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Kurtz concludes, "Urged on by ACORN, congressional Democrats and the Clinton administration helped push tolerance for high-risk loans through every sector of the banking system — far beyond the sort of banks originally subject to the CRA. So it was the efforts of ACORN and its Democratic allies that first spread the subprime virus from the CRA to Fannie and Freddie and thence to the entire financial system. Soon, Democratic politicians and regulators actually began to take pride in lowered credit standards as a sign of "fairness" — and the contagion spread. Attorney General Janet Reno, who had already won a number of bank lending discrimination settlements, sternly announces, "We will tackle lending discrimination wherever it appears." With the new policy in full force, "No loan is exempt; no bank is immune. For those who thumb their nose at us, I promise vigorous enforcement." 1997 HUD Secretary Cuomo said, "GSE presence in the subprime market could be of significant benefit to lower-income families, minorities, and families living in underserved areas. " 1998 By falsifying signatures on Fannie Mae accounting transactions, $200 million in expenses was shifted from 1998 to later periods, thereby triggering $27.1 million in bonuses for top executives. James A. Johnson received $1.932 million; Franklin D. Raines received $1.11 million; Lawrence M. Small received $1.108 million; Jamie S. Gorelick received $779,625; Timothy Howard received $493,750; Robert J. Levin received $493,750. April 1998 HUD announced a $2.1 billion settlement with AccuBanc Mortgage Corp. for alleged discrimination against minority loan applicants. The funds would provide poor families with down payments and low interest mortgages. "Discrimination isn't always that obvious," said Secretary Cuomo in announcing the AccuBanc deal. "Sometimes more subtle but in many ways more insidious, an institutionalized discrimination that's hidden behind a smiling face." Before the camera, Cuomo admitted the mandate amounted to "affirmative action" lending that would result in a "higher default rate." The institution would "take a greater risk on these mortgages, yes; to give families mortgages who they would not have given otherwise, yes; they would not have qualified but for this affirmative action on the part of the bank, yes. It is by income, and is it also by minorities? Yes. "With the $2.1 billion, lending that amount in mortgages which will be a higher risk, and I'm sure there will be a higher default rate on those mortgages than on the rest of the portfolio."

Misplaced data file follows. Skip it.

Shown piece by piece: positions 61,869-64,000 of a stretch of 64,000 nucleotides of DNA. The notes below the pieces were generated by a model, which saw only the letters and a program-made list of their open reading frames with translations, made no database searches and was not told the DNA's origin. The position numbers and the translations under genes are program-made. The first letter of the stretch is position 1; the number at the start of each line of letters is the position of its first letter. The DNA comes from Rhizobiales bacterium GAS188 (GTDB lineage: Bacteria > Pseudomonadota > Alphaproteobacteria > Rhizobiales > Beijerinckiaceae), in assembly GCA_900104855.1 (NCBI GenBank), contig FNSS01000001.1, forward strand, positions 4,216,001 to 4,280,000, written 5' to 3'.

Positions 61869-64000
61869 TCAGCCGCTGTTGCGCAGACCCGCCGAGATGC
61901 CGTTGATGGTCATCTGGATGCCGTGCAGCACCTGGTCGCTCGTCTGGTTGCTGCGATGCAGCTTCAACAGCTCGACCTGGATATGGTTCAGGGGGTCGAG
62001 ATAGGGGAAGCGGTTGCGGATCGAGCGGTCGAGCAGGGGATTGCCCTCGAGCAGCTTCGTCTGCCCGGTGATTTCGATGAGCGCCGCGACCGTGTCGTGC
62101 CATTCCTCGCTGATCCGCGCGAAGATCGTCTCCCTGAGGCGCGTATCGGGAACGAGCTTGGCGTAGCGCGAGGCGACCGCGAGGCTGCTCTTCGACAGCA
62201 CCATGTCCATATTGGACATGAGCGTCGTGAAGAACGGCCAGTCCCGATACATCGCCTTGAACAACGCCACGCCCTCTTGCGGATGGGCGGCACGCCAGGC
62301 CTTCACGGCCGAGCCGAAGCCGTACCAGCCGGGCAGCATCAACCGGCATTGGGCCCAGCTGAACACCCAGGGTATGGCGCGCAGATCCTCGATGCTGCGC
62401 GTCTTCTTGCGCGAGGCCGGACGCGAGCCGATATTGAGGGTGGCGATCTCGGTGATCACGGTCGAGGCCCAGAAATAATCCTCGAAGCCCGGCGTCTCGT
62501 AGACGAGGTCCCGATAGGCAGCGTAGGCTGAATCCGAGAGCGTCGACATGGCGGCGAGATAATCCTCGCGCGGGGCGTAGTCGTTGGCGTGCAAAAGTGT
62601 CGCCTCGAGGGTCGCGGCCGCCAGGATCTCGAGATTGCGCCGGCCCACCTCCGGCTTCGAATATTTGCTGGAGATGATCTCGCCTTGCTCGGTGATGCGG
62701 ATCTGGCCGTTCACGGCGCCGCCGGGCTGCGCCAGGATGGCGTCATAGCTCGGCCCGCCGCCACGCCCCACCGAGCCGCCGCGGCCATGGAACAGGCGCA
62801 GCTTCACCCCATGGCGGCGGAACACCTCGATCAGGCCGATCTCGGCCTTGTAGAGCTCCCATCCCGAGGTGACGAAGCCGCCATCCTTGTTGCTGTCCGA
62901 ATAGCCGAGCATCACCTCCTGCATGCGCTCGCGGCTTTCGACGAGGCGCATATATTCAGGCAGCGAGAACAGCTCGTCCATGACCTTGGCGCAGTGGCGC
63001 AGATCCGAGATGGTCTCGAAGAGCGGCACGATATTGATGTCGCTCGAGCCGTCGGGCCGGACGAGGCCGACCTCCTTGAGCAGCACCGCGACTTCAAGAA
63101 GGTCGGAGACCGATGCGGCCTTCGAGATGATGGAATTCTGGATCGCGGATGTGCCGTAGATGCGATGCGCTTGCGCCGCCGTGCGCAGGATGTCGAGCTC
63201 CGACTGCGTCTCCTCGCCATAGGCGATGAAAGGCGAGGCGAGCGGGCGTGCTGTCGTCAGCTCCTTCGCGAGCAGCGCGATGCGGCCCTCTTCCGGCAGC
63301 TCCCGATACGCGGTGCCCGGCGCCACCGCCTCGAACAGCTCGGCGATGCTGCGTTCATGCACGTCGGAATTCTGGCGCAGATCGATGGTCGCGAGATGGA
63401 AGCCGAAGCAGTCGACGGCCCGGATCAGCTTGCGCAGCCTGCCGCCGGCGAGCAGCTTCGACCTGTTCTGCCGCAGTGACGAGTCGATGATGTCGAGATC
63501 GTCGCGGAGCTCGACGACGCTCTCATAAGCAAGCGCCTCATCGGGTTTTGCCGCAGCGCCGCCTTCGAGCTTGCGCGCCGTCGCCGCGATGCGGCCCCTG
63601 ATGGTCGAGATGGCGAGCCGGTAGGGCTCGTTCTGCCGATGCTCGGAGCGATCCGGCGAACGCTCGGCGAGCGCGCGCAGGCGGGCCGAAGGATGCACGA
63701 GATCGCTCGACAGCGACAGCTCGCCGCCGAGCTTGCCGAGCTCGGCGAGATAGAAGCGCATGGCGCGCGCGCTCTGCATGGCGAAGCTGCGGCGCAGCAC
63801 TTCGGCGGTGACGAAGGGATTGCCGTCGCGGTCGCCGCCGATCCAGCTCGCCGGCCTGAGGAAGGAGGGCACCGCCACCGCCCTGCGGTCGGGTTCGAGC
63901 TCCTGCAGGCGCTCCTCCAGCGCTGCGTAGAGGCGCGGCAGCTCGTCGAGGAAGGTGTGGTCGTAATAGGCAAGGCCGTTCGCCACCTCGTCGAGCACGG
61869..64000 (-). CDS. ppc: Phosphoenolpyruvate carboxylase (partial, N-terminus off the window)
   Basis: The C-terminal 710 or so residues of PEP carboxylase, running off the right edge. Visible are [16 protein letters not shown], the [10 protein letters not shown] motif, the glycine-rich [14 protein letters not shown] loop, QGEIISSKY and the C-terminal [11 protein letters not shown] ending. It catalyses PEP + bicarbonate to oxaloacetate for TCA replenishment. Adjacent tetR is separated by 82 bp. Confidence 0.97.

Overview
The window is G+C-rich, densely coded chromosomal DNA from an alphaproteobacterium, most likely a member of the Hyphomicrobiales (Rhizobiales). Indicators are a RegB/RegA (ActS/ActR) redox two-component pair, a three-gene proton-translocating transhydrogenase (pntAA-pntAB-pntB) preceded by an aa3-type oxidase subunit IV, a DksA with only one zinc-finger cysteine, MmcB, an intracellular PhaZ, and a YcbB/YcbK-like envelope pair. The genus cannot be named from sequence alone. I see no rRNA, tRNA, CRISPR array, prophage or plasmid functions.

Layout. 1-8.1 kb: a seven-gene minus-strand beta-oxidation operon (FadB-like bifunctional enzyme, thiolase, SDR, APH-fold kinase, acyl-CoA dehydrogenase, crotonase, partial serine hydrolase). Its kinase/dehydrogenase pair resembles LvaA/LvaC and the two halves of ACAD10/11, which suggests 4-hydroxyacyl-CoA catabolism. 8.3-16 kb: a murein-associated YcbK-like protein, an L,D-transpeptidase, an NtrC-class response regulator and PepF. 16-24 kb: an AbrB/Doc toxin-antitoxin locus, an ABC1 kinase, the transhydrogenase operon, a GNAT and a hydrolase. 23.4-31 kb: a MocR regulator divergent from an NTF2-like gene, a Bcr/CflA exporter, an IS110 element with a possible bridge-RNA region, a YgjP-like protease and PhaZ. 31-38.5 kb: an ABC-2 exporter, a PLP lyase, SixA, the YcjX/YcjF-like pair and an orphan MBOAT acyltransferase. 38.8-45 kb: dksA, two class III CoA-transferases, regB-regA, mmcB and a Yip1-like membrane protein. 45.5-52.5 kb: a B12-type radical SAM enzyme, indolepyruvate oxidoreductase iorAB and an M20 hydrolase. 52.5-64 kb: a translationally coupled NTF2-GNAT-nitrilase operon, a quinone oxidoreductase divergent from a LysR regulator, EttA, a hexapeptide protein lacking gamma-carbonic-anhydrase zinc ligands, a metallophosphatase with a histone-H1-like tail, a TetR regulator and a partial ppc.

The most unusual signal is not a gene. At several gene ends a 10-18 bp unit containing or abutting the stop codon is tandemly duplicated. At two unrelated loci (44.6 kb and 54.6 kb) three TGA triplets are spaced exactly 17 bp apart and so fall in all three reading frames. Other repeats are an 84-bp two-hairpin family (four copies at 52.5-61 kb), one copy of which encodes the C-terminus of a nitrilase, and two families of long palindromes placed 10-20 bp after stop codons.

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"ACORN had been given a compelling incentive, as CRA allowed the organizations to collect a fee from the banks for their services in marketing the loans. The Senate Banking Committee had estimated that, as a result of CRA, $9.5 billion had gone to pay for services and salaries of the organizers." May 1999 The Los Angeles Times reports that African-American homeownership is increasing three times as fast as that of whites, with Latino homeowners growing five times as fast, attributing the growth to breathing "the first real life into enforcement of the Community Reinvestment Act." This breath of "life" mandated that Fannie Mae and Freddie Mac buy mortgages with deviant down payments and debt-to-income ratios, which allowed lenders to approve mortgages for lower-income families that would have been denied otherwise. By now, all pretense had disappeared and lending practices were based upon concerns of discrimination in the banking system regardless of the consequences. The administration threatened to veto a bill passed by the Senate that had "shortsightedly voted to retrench" CRA, as the Times put it. Under pressure, Fannie Mae was resisting increased targeting, arguing that the result would be more loan defaults. Barry Zigas, head of Fannie Mae's low-income efforts, argued, "There is obviously a limit beyond which (we) can't push (the banks) to produce," the Times reported. Fall 1999 Treasury Secretary Lawrence Summers issued a warning: "Debates about systemic risk should also now include government-sponsored enterprises, which are large and growing rapidly." September 1999 With pressure from the Clinton administration, Fannie Mae eased credit requirements on loans it would purchase from lenders, making it easier for banks to lend to borrowers unqualified for conventional loans. According to the New York Times, Fannie Mae's Raines explained that "there remain too many borrowers whose credit is just a notch below what our underwriting has required who have been relegated to paying significantly higher mortgage rates in the so-called subprime market." With this action, Fannie Mae put itself at substantial risk in the event of an economic downturn. "From the perspective of many people, including me, this is another thrift industry growing up around us," warned Peter Wallison, a fellow in financial policy studies at the American Enterprise Institute (AEI). "If they fail, the government will have to step up and bail them out the way it stepped up and bailed out the thrift industry." The danger was known. A study by Freddie Mac, confirming earlier Federal Reserve and FDIC studies, contradicts race discrimination arguments for CRA. The study found that African-Americans with annual 8